Is This Winter Becoming The Worst Tahoe Snow Season Ever?

Skier skiing powder in a chute at Kirkwood Mountain Resort

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Skier Darin Haworth of Summit to Shore Chiropractic enjoying fresh powder in December- Photo by: Local Freshies®

The 2019/20 ski season has been EPIC… everywhere except Lake Tahoe. Even in places like New Mexico, typically on the same storm track as Lake Tahoe, have been blessed with above average snowfall. The question that’s been rattling in my brain emotionally, spiritually, and psychologically – “Is the 2019/20 Tahoe snow season as of now one of the worst ever in Lake Tahoe’s history?”

The 2010’s – A Decade Of Big Snows & Big Droughts

Lake Tahoe Snow Season Year Over Year Comparison
A great comparison of the Feast / Famine cycle of the 2010’s. Picture taken on January 15th 2017 and 2018 – Photo by: Local Freshies®

Before we delve into this question, let’s look back at the last ten years. Depending on if you’re a glass half full or pint half empty type of Joe or Jane, the 2010’s are the prime example of Tahoe’s feast or famine cycle but on a grand scale. One thing all of them had in common: record setting. For every big winter, like 2016/17, there was a famine, like 2014/15. A true tit-for-tat.

How This Season Compares To The Worst Winters

As of the end of February, how is this season stacking up? Well, it’s made it into the top 10 worst winters in 50 years alongside its companions from the 2010’s. As you can see below depending on where you call “home” in Lake Tahoe, the season is either MUCH better (i.e. Heavenly or Squaw) or just as rough (Mt. Rose) as the other worst winters in Lake Tahoe’s history.

Lake Tahoe Snow Season Comparison
Source: Bestsnow.net – Tony Crocker

How The Snow Arrived

Numbers help to get a “gist” of things, but to really get the full story of how winters compare, let’s take a look at how the snow arrived during these winter seasons. Some storms come in warm (Pineapple Express), others cold (Alaska low), or there’s just nothing at all (the evil Blob). Lake Tahoe tests the mental fortitude of the hardiest skier/snowboarder. When all stars align though… it’s heaven.

Chart that shows Squaw Valley Snowfall Season Comparison to the worst winters in the last 10 years
Source: Bestsnow.net – Tony Crocker

Note: These synopses are only through February 28th.

2013/14 Season

There was less than one foot of snow in late November, about a foot in early December, 1+ foot of light snow mid-month and a few inches before Christmas. For nearly four weeks not a single snowflake fluttered until the end of January where twelve inches fell. During the first week of February, 5 feet fell on the Sierra Crest with 3 feet elsewhere. Unfortunately, substantial rain fell at low elevation. For example, Squaw got 63″ up high but only 10″ at its base. Another foot fell at the end of February.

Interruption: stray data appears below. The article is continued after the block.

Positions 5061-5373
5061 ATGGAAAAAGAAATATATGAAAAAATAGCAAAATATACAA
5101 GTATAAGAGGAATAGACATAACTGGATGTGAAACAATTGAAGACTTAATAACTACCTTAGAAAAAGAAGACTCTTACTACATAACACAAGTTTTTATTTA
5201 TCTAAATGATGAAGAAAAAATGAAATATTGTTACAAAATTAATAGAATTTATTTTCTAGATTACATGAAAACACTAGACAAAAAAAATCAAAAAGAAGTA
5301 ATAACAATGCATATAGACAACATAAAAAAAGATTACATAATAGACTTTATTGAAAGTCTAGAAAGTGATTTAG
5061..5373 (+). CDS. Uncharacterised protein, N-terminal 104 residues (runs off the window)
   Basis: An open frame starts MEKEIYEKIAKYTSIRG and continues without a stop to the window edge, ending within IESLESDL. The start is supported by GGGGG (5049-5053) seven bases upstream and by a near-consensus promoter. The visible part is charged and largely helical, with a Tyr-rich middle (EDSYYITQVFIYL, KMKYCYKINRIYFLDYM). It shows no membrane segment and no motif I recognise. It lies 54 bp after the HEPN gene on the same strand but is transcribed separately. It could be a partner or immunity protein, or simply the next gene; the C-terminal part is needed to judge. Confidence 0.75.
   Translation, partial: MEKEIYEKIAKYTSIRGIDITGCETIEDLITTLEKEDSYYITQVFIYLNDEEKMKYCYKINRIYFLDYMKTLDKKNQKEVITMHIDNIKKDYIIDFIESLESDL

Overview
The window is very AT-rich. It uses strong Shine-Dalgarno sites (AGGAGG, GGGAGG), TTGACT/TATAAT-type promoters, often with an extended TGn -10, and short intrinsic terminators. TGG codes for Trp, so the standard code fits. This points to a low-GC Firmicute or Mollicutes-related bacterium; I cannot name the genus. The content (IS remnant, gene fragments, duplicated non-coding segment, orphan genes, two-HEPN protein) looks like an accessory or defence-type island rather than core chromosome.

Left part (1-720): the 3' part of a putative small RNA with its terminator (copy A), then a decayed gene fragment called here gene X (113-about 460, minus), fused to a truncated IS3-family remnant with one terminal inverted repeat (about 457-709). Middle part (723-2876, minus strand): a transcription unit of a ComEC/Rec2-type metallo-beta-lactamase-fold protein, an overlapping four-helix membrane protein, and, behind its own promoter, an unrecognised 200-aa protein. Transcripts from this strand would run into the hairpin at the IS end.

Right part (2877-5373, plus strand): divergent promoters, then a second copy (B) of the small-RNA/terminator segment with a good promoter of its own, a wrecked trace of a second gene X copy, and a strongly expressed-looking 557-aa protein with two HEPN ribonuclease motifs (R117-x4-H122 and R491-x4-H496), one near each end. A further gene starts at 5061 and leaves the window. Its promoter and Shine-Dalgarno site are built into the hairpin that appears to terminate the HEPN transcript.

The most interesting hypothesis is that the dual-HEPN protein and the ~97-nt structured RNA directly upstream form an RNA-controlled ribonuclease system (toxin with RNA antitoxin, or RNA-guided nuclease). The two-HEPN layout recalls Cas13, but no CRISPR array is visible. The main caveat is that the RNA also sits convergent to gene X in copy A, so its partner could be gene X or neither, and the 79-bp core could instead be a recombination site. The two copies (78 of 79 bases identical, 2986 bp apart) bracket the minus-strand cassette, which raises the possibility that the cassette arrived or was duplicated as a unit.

2014/15 Season

*Note: This winter was on track for being the WORST winter on record for all of North America since 1980/81.

A few inches fell in November, but it followed record warmth the 1st part of December with rain to the summits. That was then followed by three December storms before Christmas in the 1-2 foot range plus a couple smaller events. There was up to a foot of light snow during the holidays, but January was record dry with just a few inches near the end of the month. The early February Pineapple storm had high and fluctuating snow levels in the Sierra. Check out our article “Drought… no bueno!” to read about just how brutal this season was to small businesses in ski country.

2017/18 Season

Snowboarder with bright yellow jacket making toe side turn at Heavenly Mountain
Even in “bad” winters you can still find great snow to ski. Heavenly January 2018 – Photo by Local Freshies®

November was a story of WARM storms with most of the them having a snow level of 8,000 feet or higher. Then December was pretty dry with less than a foot of snow falling. Two early January storms provided some refresh but the storms continued warm (above 8,500 feet) where less than a foot fell except for Kirkwood. Second half of January snowfall was about 2 feet in Tahoe. The first half of February was mostly warm and dry. 1.5 – 3 feet of snow fell during the cold second half of February.

2019/20 Season

November started slow but 2-3 feet fell over Thanksgiving with another 2-3 feet later that weekend. The storms continued with 3-4 feet during the first week of December. Unfortunately, low elevations at Tahoe saw rain. That was then followed by another 2 feet in mid-December. Yet again, light rain degraded surfaces below 8,000 feet at New Year’s but a few inches of snow fell later north of Tahoe. A few modest January storms totaled 3+ feet at some Tahoe areas but much less on the southern part.

2019/20 Is Trending Towards Record Setting

As we all know, February has been dismal. Warm temps and almost no snow. Per Bryan Allegretto of Open Snow, no matter what happens the rest of the 2019/20 winter, this February will go down in infamy. It will be the least snowiest February in the last 50 years. Definitely a sharp contrast to the 2018/19 February where it was the SNOWIEST February on record.

Will We Have A Miracle March?

A buried chairlift due to heavy Lake Tahoe Miracle March snowfall
Great example of Miracle March with a buried chairlift at Sierra at Tahoe ski resort.

As usual, it depends if you’re an optimist or a pessimist. The 1st week of March doesn’t look like it’s going to provide us any big storms. But when it comes to Tahoe, we can get all of our snow in just a few days… so you never know. It might be time to bring out the lucky charms. Wash those cars. Put away your gear for the summer. Bring out the boats! If you have any ideas on how to bring back the snow, let us know. We’ll start doing it as well.

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